Then I took some photos and went to work. Nothing much happened after that. This evening I’m going to look at the leaf photos and think deep thoughts. Or fall asleep in front of the TV.

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Sitting in the Garden

I spent a while sitting in the MENCAP GardeThere was a distinct nip in the air but it was still very pleasant. Julia provided the coffee and the Tunnocks teacakes. They aren’t really teacakes, they are chocolate coated confectionary with a marshmallow filling and a biscuit base. Somehow I managed to get over my concern about the accuracy of the name…

There’s plenty of colour in the garden at the moment, with fucsias and sedums doing well and the sumac trees changing colour.

It’s also time for the final picking of cape gooseberries – the crop with more names than it really needs.

Cape gooseberry, physalis, goldenberry, pichuberry, ground cherries and inca berries – take your pick.

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Cape Gooseberries

We’ve had our first frost this weekend so it’s going to be medlar time in the garden this week.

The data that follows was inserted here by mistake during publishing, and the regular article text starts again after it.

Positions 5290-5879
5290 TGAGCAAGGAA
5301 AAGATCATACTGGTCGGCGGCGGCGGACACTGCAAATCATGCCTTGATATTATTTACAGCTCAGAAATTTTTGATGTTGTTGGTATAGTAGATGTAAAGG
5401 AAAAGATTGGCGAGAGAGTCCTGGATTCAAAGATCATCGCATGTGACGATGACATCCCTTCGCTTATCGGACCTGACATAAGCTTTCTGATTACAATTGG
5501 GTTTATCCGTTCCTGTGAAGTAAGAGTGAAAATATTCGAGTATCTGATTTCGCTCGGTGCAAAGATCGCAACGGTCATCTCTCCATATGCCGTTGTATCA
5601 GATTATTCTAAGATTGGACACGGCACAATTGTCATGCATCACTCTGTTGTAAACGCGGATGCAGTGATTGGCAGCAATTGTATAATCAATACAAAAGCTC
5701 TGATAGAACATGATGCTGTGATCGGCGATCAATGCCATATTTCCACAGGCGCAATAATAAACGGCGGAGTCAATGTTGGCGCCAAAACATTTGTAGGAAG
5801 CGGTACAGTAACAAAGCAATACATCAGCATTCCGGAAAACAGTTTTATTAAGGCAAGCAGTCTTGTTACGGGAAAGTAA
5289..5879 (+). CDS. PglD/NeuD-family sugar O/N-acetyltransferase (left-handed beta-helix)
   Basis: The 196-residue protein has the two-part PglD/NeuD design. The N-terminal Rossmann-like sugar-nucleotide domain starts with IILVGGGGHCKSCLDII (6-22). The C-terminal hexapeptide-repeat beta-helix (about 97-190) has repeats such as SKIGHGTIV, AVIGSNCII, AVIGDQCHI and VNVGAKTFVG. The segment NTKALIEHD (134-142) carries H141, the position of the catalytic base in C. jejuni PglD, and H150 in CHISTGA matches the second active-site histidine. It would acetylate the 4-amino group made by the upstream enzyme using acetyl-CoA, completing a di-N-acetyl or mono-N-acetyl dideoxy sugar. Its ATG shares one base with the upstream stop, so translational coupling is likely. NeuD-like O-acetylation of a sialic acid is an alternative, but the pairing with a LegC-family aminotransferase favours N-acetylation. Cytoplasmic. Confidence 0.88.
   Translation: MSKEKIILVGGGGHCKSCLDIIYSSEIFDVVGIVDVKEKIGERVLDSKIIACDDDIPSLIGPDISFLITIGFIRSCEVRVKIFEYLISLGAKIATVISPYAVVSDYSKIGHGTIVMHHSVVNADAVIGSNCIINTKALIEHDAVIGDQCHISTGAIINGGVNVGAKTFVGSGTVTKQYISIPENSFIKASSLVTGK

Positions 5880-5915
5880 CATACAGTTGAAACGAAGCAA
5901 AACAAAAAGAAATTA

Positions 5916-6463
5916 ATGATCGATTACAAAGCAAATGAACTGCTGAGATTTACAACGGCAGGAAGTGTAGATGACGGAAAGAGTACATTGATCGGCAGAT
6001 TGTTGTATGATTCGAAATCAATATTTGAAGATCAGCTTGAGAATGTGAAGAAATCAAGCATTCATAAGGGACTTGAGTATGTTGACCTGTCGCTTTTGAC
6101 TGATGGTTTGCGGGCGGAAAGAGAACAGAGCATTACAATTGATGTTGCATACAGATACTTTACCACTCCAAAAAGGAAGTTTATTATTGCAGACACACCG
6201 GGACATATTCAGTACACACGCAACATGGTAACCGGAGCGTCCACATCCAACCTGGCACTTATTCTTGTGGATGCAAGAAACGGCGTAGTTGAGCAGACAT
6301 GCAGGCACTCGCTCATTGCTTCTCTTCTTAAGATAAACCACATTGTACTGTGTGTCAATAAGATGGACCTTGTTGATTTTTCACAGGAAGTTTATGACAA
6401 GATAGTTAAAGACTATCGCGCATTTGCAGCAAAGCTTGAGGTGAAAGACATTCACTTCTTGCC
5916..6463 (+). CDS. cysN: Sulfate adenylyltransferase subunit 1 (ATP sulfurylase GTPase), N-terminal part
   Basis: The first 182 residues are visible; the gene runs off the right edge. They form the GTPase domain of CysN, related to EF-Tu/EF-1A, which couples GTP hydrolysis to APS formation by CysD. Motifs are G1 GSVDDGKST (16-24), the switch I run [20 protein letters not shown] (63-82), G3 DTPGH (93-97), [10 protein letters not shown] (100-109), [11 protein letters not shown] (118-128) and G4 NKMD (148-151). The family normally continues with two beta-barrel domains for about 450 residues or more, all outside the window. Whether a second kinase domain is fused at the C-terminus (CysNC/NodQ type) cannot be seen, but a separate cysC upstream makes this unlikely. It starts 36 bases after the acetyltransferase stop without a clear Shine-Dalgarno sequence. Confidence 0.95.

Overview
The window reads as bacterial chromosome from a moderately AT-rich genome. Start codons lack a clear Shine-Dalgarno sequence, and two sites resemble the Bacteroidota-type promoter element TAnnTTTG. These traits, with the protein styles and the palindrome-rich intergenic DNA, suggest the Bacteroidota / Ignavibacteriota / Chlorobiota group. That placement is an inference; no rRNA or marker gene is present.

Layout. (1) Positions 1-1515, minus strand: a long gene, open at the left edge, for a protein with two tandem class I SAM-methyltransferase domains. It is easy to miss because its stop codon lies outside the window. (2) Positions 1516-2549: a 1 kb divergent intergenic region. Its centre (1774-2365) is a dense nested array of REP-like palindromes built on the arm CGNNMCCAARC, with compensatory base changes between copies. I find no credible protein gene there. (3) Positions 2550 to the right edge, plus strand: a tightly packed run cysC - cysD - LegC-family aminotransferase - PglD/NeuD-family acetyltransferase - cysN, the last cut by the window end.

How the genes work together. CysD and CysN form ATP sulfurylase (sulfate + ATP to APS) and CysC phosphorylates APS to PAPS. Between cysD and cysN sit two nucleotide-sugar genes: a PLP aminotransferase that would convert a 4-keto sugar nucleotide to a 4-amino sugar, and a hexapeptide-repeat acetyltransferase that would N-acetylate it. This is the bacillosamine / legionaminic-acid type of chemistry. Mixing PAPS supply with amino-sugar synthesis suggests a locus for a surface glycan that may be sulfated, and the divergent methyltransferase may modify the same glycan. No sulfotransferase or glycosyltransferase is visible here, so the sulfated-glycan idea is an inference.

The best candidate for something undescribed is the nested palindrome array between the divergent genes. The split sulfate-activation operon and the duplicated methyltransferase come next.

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Nottingham Medlars

We missed most of them them last year – either because of the birds or because of medlar rustlers.

 

Recycled Milk Containers

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It started off with milk containers, paint and a pallet. To be fair, paint and pallets are at the bottom of most of Julia’s projects.

I went to the Mencap garden with Julia last Friday to photograph her latest project.

Obtain some milk containers, making sure they are the same size, as this makes things easier. Cut the bottoms off, paint them and mount them upside down in a pallet (a batten through the handles helps), fill with potting compost and plant things in them.